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Schumer: Northrop Grumman 'betraying' LI by moving jobs

"Northrop Grumman pledged to protect these jobs, and they have broken their word to their workers and turned their back on the people of Long Island," Sen. Charles Schumer said. (March 4, 2013) Credit: Newsday / Thomas A. Ferrara

New York's senior senator Tuesday blasted Northrop Grumman Corp. for "betraying" Long Island with a plan to move 850 of its 1,400 local jobs to Florida and California.

Sen. Charles Schumer said the New York congressional delegation, at Northrop Grumman's behest, won millions of dollars in continued funding for the E-2D Hawkeye Navy surveillance plane in 2009. In return, company executives promised to maintain and increase its Bethpage operation, where the plane's design work has been done -- but now will go to Melbourne, Fla.

"Northrop Grumman pledged to protect these jobs, and they have broken their word to their workers and turned their back on the people of Long Island," Schumer said.

A company spokesman declined to comment on Schumer's criticism, which came after the senator spoke with company chief executive Wes Bush in the wake of Monday's jobs announcement.

Schumer's anger and that of others was partially a reaction to years of tax breaks and utility bill reductions for Northrop Grumman's factories from state and local governments.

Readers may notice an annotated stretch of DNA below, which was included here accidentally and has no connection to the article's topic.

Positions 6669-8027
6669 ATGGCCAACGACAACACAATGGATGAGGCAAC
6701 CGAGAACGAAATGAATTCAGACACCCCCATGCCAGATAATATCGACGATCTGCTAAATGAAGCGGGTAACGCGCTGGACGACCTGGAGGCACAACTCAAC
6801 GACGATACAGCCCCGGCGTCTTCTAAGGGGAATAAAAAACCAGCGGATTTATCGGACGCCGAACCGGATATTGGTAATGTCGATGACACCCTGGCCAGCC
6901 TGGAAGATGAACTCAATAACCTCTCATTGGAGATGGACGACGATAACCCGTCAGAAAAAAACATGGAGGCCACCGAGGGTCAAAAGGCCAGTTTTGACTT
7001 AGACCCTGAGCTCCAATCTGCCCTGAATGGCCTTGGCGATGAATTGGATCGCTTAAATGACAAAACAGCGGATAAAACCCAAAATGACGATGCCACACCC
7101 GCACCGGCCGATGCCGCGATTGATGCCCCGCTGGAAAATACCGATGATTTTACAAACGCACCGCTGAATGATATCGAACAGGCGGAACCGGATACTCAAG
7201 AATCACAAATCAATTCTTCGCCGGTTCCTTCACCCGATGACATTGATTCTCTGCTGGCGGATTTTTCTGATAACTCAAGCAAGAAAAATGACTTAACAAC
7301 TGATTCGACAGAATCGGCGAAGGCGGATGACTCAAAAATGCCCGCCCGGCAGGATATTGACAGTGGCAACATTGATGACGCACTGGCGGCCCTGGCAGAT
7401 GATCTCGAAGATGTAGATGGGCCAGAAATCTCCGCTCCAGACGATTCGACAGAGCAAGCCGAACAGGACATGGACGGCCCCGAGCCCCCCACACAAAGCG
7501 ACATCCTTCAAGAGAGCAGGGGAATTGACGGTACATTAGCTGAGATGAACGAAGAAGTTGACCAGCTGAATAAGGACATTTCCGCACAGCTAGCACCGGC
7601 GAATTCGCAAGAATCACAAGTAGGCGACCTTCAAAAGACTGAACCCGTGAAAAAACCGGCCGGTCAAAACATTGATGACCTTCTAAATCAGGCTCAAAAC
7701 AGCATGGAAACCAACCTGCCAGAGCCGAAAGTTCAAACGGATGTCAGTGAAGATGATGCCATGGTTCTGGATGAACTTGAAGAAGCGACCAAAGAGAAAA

In December 2011, Empire State Development Corp. granted $1.1 million in state tax credits in exchange for the company's commitment to maintain 1,500 jobs and spend $11.6 million on building upgrades. Its electric bills have been reduced for years by the state Power Authority in return for hiring promises.

Spokesmen for both state agencies weren't able to respond last night to questions, such as whether New York tried to persuade Northrop Grumman not to move jobs or whether the company would continue to enjoy lucrative tax breaks.

The Nassau County Industrial Development Agency wasn't given the opportunity to dissuade Northrop Grumman, according to IDA executive director Joseph J. Kearney.

Separately on Tuesday, Florida confirmed it gave incentives to Northrop Grumman in support of plants in Melbourne and St. Augustine being designated "centers of excellence" for various company operations. Bethpage was named a center for electronic attacks prevention.

Florida's Commerce Secretary Gray Swoope said Gov. Rick Scott and local officials cooperated "to move quickly and to put together a competitive case for Northrop Grumman to grow its presence in Florida." The company has shed jobs there recently.

A spokesman for California's economic development agency said it had not provided any new incentives to Northrop Grumman in the past year.


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